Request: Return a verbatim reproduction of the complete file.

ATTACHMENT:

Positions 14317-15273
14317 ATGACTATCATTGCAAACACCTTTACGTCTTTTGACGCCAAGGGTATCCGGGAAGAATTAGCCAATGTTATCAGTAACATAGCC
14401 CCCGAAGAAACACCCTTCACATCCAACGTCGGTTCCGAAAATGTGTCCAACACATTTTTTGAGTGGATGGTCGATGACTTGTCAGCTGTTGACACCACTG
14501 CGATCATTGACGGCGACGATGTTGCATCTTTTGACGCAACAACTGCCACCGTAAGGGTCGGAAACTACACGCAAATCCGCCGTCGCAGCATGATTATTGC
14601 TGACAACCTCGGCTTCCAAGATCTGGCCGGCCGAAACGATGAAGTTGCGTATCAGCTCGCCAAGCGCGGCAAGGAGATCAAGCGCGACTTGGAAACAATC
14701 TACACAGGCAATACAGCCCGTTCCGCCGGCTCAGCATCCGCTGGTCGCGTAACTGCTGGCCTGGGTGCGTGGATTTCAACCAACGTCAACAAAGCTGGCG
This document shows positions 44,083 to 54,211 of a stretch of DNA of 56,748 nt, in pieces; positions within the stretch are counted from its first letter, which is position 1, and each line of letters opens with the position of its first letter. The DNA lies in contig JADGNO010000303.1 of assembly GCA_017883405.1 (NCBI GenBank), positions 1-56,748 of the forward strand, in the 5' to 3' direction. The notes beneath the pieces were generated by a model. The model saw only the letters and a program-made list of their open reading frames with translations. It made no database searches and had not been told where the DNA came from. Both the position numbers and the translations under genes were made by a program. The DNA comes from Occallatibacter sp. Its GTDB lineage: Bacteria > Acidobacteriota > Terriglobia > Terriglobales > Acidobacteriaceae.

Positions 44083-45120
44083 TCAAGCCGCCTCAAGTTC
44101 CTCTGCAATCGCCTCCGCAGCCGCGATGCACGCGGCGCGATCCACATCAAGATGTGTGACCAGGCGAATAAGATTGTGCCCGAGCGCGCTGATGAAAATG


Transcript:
Positions 14317-15273
14317 ATGACTATCATTGCAAACACCTTTACGTCTTTTGACGCCAAGGGTATCCGGGAAGAATTAGCCAATGTTATCAGTAACATAGCC
14401 CCCGAAGAAACACCCTTCACATCCAACGTCGGTTCCGAAAATGTGTCCAACACATTTTTTGAGTGGATGGTCGATGACTTGTCAGCTGTTGACACCACTG
14501 CGATCATTGACGGCGACGATGTTGCATCTTTTGACGCAACAACTGCCACCGTAAGGGTCGGAAACTACACGCAAATCCGCCGTCGCAGCATGATTATTGC
14601 TGACAACCTCGGCTTCCAAGATCTGGCCGGCCGAAACGATGAAGTTGCGTATCAGCTCGCCAAGCGCGGCAAGGAGATCAAGCGCGACTTGGAAACAATC
14701 TACACAGGCAATACAGCCCGTTCCGCCGGCTCAGCATCCGCTGGTCGCGTAACTGCTGGCCTGGGTGCGTGGATTTCAACCAACGTCAACAAAGCTGGCG
This document shows positions 44,083 to 54,211 of a stretch of DNA of 56,748 nt, in pieces; positions within the stretch are counted from its first letter, which is position 1, and each line of letters opens with the position of its first letter. The DNA lies in contig JADGNO010000303.1 of assembly GCA_017883405.1 (NCBI GenBank), positions 1-56,748 of the forward strand, in the 5' to 3' direction. The notes beneath the pieces were generated by a model. The model saw only the letters and a program-made list of their open reading frames with translations. It made no database searches and had not been told where the DNA came from. Both the position numbers and the translations under genes were made by a program. The DNA comes from Occallatibacter sp. Its GTDB lineage: Bacteria > Acidobacteriota > Terriglobia > Terriglobales > Acidobacteriaceae.

Positions 44083-45120
44083 TCAAGCCGCCTCAAGTTC
44101 CTCTGCAATCGCCTCCGCAGCCGCGATGCACGCGGCGCGATCCACATCAAGATGTGTGACCAGGCGAATAAGATTGTGCCCGAGCGCGCTGATGAAAATG